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Interrogators got valued info, could face charges
The Obama administration Monday appointed a special prosecutor to pursue criminal charges against CIA employees who interrogated some of al Qaeda’s hardest core members, while releasing documents showing individuals subjected to the tactics provided life-saving intelligence that disrupted numerous terror plots ranging from an anthrax attack on Westerners to a massive bombing of U.S. troops in Africa.
Attorney General Eric H. Holder Jr. ordered the reopening of criminal investigations against CIA interrogators that the Justice Department had previously declined to prosecute under President Bush.
He made the decision over the opposition of CIA Director Leon E. Panetta and despite the often-stated wishes of President Obama to “look forward” and not become entangled in a debate over the past practices of the war on terror.
Mr. Holder ordered his special prosecutor to focus on cases in which interrogators used “inhumane” tactics outside those authorized by their superiors, and, to bolster its case, the administration released a previously classified CIA inspector general’s report that detailed instances in which interrogators threatened one detainee with killing his children and suggested to another that they could force him to watch his mother be sexually assaulted.
At the same time, the CIA declassified documents that former Vice President Dick Cheney had pleaded to be released publicly that detailed the extraordinary information the United States gained from its interrogations of high-value detainees about al Qaeda’s leadership, its list of potential Westerners who could carry out attacks and about its operational plans that were subsequently thwarted.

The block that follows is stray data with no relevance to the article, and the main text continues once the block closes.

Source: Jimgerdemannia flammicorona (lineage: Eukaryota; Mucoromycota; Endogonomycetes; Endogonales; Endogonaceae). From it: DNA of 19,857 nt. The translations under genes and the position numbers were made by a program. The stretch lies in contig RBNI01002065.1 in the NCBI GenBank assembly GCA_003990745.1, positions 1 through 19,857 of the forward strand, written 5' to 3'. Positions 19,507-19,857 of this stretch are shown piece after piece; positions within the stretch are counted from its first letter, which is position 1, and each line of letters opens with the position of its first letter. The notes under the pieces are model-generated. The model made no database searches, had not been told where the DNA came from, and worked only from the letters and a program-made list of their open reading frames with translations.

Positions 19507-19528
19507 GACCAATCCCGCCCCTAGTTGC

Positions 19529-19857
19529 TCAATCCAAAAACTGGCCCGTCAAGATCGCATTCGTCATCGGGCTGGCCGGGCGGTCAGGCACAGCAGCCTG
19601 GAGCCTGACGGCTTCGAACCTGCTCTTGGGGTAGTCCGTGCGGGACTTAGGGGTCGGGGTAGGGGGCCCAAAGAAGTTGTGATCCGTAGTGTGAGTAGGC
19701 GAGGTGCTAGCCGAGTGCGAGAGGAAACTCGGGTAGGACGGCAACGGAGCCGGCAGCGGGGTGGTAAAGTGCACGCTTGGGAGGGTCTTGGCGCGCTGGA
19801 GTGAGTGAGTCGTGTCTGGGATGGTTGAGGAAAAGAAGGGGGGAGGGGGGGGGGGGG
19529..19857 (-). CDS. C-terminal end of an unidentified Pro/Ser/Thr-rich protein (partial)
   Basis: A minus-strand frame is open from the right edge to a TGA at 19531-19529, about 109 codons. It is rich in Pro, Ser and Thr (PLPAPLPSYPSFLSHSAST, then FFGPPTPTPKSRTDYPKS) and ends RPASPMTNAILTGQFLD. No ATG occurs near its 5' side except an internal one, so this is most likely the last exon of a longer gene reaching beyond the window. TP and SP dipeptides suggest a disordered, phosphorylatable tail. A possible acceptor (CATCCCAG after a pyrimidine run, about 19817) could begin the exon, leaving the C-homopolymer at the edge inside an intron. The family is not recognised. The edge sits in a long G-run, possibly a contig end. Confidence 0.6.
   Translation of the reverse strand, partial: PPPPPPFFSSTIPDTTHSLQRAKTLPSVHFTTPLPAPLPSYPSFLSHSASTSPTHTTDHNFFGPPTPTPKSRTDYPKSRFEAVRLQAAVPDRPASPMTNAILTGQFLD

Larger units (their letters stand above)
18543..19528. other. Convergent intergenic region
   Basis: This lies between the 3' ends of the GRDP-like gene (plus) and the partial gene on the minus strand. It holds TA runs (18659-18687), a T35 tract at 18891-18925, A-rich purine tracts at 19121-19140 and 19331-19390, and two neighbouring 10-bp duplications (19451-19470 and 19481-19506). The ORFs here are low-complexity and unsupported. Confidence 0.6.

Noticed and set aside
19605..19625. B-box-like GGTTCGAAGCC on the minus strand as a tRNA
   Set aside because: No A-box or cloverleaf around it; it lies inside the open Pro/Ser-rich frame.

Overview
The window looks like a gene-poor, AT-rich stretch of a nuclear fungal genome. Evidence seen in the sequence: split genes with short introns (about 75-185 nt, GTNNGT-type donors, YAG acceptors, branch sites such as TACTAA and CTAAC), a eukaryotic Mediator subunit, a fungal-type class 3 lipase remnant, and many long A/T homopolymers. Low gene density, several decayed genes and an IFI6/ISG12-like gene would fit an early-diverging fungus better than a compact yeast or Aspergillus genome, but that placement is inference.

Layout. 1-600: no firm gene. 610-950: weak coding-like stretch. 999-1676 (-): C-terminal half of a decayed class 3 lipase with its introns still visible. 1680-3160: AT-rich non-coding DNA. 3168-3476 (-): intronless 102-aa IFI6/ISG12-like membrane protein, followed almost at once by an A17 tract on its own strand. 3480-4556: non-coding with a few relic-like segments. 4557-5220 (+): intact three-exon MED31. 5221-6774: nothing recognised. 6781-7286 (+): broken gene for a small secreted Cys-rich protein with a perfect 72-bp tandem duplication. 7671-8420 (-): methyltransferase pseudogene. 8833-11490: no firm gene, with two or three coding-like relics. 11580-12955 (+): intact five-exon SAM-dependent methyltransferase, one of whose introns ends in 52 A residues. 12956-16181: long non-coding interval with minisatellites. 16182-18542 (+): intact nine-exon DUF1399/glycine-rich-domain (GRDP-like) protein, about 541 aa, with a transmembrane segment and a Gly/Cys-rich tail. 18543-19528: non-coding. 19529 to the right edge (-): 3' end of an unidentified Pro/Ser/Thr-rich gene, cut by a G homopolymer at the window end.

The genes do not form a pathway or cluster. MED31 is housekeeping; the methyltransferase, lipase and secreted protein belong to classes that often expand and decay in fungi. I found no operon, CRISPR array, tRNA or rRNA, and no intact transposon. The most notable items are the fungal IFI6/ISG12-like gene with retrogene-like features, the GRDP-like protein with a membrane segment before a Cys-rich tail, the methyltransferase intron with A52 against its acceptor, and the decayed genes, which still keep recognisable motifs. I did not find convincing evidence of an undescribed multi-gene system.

Among the chilling details in the documents, titled “Khalid Sheikh Mohammad: Preeminent Source On Al-Qaeda” and “Detainee Reporting Pivotal for the War Against Al Qaeda”:
• The identities of key participants in an al Qaeda program to develop the ability to mount anthrax attacks.
• The identities of about 70 people whom al Qaeda had “deemed suitable for Western attacks.”
• The identities of the bomb makers responsible for an attack on the U.S. Consulate in Karachi, Pakistan, in June 2002.
• A plot to attack Camp Lemonier, a U.S. military facility in the East African nation of Djibouti.
“It will take years to determine definitively all the plots in which KSM was involved and of which he was aware,” the report said, “but our extensive debriefings of various KSM lieutenants since early 2003 suggest that he has divulged at least the broad outlines of the his network’s most significant plots against the United States and elsewhere and his role as Al-Qaeda chief of operations outside Afghanistan.”
In another case, information from Khalid Sheikh Mohammed led to the arrest of Iyman Faris, a truck driver and al Qaeda conspirator who was arrested in 2003 in Ohio and is now serving a 20-year prison sentence.
“Detainee reporting has helped thwart a number of Al-Qaeda plots to attack targets in the West and elsewhere,” one of the reports said.
About the Author
Ben Conery is a member of the investigative team covering the Supreme Court and legal affairs. Prior to coming to The Washington Times in 2008, Mr. Conery covered criminal justice and legal affairs for daily newspapers in Connecticut and Massachusetts. He was a 2006 recipient of the New England Newspaper Association’s Publick Occurrences Award for a series of articles about ...
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